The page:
As concerts go, the Washington debut of the Cleveland Institute of Music Chamber Players Friday night was neither terribly daring nor taxing. But for the 100 or so blissful minutes these players commanded the stage at the Kennedy Center Terrace Theater, they made music that will live long in the memory.

It takes confident artistry to program such standards as Mozart's Sinfonia Concertante and Mendelssohn's "Scottish" Symphony when the audiences have heard both works dozens of times. Imagine, then, the remarkable talent possessed by conductor Michael Stern and this group of some 50 musicians who can conjure the sensation of listening to this music for the very first time.

Mozart's Sinfonia Concertante for Violin, Viola and Orchestra is a masterpiece and on this occasion was a magnificent dance between soloists David Cerone and Roberto Diaz. But while they played their roles superbly, it was the joyous underpinning provided by the ensemble that was so enticing. Stern spun the Andante with unwavering delicacy; the Allegro was majesty incarnate.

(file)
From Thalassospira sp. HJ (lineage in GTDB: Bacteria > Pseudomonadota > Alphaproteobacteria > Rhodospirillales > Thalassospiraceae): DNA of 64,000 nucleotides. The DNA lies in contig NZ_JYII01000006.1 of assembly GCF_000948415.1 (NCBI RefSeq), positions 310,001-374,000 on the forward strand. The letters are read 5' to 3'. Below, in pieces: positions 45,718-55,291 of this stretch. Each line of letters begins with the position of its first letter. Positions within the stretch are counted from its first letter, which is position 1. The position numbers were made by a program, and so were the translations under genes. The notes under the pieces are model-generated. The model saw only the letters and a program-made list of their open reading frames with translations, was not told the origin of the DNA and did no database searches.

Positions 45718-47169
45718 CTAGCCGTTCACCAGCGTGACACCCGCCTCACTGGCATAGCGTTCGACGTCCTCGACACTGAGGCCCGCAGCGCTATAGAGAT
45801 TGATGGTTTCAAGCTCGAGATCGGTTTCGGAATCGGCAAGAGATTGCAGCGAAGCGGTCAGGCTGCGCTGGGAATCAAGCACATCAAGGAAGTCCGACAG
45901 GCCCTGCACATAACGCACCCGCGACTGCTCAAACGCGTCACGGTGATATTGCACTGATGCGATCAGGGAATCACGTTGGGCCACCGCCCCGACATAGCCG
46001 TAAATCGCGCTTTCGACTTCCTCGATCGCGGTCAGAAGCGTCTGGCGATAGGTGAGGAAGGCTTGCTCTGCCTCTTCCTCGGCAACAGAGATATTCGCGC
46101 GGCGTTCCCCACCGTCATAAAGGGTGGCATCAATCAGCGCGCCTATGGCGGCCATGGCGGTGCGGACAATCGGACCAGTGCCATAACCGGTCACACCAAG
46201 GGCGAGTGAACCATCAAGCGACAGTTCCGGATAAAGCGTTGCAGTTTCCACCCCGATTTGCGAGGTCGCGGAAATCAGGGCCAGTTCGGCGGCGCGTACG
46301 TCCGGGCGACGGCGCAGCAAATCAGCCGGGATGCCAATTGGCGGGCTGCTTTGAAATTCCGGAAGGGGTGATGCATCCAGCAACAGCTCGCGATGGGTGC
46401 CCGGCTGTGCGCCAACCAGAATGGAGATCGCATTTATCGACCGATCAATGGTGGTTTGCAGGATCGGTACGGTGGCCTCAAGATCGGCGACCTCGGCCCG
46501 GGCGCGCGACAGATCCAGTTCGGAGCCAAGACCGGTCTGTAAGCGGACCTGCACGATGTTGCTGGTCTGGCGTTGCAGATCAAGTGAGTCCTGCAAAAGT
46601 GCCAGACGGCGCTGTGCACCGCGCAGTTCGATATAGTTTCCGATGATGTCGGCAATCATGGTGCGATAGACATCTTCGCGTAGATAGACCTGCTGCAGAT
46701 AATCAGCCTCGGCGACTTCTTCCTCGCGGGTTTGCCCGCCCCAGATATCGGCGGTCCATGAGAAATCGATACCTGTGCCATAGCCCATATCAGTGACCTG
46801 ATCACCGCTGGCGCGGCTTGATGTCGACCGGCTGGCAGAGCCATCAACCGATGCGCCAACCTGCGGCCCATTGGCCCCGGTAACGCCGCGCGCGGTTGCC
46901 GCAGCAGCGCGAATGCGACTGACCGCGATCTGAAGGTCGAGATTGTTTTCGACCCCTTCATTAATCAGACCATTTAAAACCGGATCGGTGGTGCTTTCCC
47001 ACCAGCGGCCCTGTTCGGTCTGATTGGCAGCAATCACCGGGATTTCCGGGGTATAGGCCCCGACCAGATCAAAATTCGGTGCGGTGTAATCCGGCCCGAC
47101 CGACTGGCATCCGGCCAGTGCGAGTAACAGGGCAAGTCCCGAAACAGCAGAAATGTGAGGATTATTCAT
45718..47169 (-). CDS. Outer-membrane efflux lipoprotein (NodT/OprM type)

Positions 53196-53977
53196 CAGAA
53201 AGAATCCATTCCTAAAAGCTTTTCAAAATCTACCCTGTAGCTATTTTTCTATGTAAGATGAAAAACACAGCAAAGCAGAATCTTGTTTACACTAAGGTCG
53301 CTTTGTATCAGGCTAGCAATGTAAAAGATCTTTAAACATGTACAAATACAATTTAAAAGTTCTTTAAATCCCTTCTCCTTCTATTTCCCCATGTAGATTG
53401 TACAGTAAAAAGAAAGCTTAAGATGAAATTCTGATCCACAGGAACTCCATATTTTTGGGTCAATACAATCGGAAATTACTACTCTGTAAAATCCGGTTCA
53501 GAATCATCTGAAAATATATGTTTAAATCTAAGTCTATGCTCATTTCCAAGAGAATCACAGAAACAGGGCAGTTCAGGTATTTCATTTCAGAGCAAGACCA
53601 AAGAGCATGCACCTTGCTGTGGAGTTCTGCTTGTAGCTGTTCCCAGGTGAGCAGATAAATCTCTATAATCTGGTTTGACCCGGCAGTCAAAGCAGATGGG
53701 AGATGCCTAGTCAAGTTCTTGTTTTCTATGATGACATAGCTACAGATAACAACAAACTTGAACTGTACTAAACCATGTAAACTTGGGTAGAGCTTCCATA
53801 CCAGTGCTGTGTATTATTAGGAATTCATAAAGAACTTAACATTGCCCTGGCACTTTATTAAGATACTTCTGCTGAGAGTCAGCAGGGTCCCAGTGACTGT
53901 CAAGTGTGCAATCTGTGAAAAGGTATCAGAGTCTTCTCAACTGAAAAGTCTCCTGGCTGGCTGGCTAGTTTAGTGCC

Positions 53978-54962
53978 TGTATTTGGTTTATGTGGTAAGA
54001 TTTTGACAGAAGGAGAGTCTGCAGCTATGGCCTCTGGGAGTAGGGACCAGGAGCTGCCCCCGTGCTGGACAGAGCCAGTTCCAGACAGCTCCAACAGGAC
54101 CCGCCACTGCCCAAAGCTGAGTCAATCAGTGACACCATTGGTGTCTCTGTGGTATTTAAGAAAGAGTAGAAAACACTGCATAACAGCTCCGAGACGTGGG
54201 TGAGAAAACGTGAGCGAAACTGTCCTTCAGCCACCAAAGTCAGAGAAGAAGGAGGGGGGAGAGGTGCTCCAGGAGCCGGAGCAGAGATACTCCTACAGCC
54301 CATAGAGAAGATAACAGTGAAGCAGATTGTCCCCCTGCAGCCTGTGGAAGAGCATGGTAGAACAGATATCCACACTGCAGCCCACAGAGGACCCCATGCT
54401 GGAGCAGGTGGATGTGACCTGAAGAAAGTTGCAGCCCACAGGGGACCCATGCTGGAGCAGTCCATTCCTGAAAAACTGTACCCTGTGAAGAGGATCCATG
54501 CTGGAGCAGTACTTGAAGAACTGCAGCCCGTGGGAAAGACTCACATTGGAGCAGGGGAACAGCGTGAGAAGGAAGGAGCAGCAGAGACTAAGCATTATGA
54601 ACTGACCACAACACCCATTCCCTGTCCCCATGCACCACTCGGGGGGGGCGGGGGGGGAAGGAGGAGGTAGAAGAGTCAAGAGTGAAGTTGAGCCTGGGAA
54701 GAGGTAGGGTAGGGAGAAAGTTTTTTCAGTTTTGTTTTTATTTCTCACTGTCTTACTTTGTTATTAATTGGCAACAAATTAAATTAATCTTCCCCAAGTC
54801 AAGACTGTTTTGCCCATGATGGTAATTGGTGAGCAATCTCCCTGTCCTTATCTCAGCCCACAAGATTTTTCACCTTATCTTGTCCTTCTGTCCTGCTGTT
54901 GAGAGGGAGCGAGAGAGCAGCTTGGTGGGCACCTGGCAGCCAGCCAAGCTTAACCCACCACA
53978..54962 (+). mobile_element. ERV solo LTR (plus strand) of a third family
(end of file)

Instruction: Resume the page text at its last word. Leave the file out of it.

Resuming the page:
Mendelssohn's Symphony No. 3 in A Minor, Op. 56, was almost as compelling. True, the ensemble appeared to lose definition in the mists of Andante con moto. There again, the Allegro vivacissimo was laden with dramatic tension and the Vivace non troppo, with its brilliant brass and woodwind figurations, was as live and exhilarating as one could wish.

Stravinsky's "Danses concertantes" were precisely contoured throughout with flutist Elizabeth Cody, oboist Kelly Peterson and clarinetist Charles Messersmith shining particularly brightly.

But this reviewer would trade it all to hear this ensemble play the Mozart with the same sweet conviction one more time.